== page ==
The Impact Of Health Costs on Social Security

The Impact Of Health Costs on Social Security In light of the changing rules of retirement, increasing costs of care and premiums, and the average retiree depending on Social Security more and more, the need of retirees to generate another form of guaranteed income has never been greater.

Less than 8 percent of Americans have factored health costs into their financial plan or their strategy on how to collect Social Security, which over half of all retirees today rely on for more than 50 percent of their income in retirement.


Considering that Medicare premiums and any income-related monthly adjustment amounts are automatically deducted from a person's Social Security benefit, and because they must also accept Medicare when eligible or they will forfeit all current, future and even past benefits received, taking health care into consideration when planning for retirement is more important than ever.


To highlight the impact of health care costs on retirement under a fixed Social Security income, let's take an example of an average couple.



Husband and wife are both 60 years of age and plan on collecting Social Security at age 66, which is their full retirement age. The husband earned $50,000 a year on average his entire working career. The wife earned on average $40,000 a year on average her entire working career. In retirement, they will never hit the first Medicare income bracket (Medicare is now means-tested, meaning it is based on how much income a person has).

Social Security information:

  • For him, the Social Security benefit at 66 will be $21,288 — his full retirement benefit (FRB).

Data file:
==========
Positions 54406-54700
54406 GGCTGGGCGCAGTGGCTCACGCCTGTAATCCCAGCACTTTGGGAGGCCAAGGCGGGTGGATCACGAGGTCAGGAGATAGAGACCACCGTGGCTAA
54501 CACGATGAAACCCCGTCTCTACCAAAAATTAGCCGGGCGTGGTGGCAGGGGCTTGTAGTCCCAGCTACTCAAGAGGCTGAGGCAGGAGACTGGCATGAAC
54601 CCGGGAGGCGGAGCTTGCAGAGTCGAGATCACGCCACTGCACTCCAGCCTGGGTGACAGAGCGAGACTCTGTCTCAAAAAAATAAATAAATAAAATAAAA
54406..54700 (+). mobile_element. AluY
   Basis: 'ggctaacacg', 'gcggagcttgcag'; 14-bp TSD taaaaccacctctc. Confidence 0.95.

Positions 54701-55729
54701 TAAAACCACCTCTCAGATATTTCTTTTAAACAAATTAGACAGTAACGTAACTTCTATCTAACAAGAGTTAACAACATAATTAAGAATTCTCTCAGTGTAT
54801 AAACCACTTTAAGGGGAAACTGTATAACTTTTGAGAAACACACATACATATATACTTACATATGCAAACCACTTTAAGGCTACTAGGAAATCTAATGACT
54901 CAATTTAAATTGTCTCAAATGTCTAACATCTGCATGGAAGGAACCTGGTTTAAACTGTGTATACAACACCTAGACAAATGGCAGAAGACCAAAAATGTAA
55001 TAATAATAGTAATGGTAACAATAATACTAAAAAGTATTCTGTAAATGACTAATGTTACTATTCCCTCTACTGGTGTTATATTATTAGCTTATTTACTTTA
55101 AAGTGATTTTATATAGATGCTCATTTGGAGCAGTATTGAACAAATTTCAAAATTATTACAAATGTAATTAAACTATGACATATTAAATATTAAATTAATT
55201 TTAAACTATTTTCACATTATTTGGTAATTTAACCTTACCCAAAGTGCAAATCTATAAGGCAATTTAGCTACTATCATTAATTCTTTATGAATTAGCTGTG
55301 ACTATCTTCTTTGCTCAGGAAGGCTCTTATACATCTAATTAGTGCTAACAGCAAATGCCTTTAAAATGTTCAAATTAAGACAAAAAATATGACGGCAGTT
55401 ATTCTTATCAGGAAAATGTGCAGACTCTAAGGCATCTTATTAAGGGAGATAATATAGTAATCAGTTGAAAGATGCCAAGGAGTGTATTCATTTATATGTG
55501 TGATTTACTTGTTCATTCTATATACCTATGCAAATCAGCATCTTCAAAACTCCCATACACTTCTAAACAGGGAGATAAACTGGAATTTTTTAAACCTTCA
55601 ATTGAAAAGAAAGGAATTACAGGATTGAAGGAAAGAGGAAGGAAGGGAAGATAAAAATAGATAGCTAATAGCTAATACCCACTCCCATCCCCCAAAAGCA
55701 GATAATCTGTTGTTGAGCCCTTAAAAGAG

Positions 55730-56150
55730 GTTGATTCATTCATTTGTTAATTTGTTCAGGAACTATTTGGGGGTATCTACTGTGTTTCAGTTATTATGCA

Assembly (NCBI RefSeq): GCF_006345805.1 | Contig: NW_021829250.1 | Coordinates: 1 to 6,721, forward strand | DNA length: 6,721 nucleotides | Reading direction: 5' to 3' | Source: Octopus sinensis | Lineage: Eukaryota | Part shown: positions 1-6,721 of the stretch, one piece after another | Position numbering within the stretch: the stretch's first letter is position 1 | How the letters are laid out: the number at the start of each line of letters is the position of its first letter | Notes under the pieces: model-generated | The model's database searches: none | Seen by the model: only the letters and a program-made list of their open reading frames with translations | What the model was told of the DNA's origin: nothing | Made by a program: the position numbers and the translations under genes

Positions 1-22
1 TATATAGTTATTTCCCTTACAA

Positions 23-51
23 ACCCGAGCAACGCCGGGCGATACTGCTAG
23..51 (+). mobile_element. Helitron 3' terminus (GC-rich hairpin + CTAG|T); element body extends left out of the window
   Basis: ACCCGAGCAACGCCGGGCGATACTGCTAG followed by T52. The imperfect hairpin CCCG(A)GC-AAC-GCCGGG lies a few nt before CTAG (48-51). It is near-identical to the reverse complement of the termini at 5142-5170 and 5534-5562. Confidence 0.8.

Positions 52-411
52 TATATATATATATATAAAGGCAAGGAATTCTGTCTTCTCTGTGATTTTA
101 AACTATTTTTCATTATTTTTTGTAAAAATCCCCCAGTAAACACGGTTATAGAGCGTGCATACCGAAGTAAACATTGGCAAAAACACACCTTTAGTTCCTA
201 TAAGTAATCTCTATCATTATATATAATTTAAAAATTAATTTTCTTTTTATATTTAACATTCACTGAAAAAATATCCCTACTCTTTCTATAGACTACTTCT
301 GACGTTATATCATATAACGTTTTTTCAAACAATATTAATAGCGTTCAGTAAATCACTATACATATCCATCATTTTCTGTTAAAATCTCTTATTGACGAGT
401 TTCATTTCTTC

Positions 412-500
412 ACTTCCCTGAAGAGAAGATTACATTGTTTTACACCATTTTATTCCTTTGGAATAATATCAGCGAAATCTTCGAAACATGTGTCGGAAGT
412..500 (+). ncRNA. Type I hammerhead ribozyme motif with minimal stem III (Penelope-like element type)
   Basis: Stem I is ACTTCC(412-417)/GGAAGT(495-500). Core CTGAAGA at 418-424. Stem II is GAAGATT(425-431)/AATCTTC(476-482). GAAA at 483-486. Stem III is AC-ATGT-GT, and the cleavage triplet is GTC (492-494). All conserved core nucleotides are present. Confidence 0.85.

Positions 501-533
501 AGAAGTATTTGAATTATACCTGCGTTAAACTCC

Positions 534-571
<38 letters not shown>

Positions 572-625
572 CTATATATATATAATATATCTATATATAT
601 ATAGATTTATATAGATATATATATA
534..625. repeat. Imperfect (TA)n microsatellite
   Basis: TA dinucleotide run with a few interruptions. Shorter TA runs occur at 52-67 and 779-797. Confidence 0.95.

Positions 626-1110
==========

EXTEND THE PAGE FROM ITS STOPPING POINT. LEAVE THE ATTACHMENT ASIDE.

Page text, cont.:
• For her, the Social Security benefit at age 66 will be $18,384 — her full retirement benefit (FRB).

Both figures were determined using Social Security's quick calculator. Social Security has also provided more extensive benefit calculators for more in depth calculations - Retirement Estimator, Life Expectancy Calculator, and Retirement Age Calculators are available.

Going forward, the Social Security cost of living adjustments (COLA) will be 2.8 percent. This data has been provided by the Social Security Board of Trustees.

Due to Medicare Part B and Part D having late enrollment penalties, this couple will enroll into Medicare once they are eligible after retirement (at age 66).


Part B Data provided by the Medicare Board of Trustees:
  • $104.90 — Medicare Part B premium a month
  • 7.856 percent — Medicare Part B historic inflation rate over the last 47 years

Part D information:
  • $61.10 — State of Idaho monthly average according to Q1medicare.com
  • 7.155 percent — The projected rate of inflation according to the Medicare Board of Trustees

MediGap Plan F information:
  • $173.58 — State of Idaho average monthly premium for females according to Weiss Ratings
  • $188.25 — State of Idaho average monthly premium for males according to Weiss Ratings
  • 5 percent — According to AARP the average rate of inflation for MediGap policies since 1997

The figures below help show how the costs associated with health coverage will impact a person or couple’s Social Security benefit.


For the Husband:
  • The Social Security benefit in 2020 at age 66: $21,288.
  • The expected overall cost of his health care premiums in 2020 at age 66: $6,118.67.
  • The actual amount received from Social Security: $15,169.33.
  • Health care by 2020 will consume close to 29 percent of his Social Security benefit.
  • By 2038, when he is 85 years old, health care will consume just over 55 percentof his Social Security benefi.
  • If he lives until age 90, that percentage will increase until it is 67 percent.
  • His Social Security benefit will never increase.

For the Wife, things are even worse:
  • The Social Security benefit in 2020 at age 66: $18,384.
  • The expected health care premiums in 2020 at age 66 are the same as his: $6,109.34.
  • The actual amount received from Social Security: $12,274.66.
  • The cost of health care in 2020 will consume just over 33.2 percent of her Social Security benefit.
  • By 2038, when she is 85, health care premiums alone will be about 65 percent of her Social Security benefit.
  • If she lives until age 90, that percentage will increase until it is 77.8 percent.
  • Her Social Security benefit will never increase.


Delaying benefits will create a more positive result for this couple, while accepting Social Security at a younger age will result in a more adverse result in terms of not only income, but also taxes.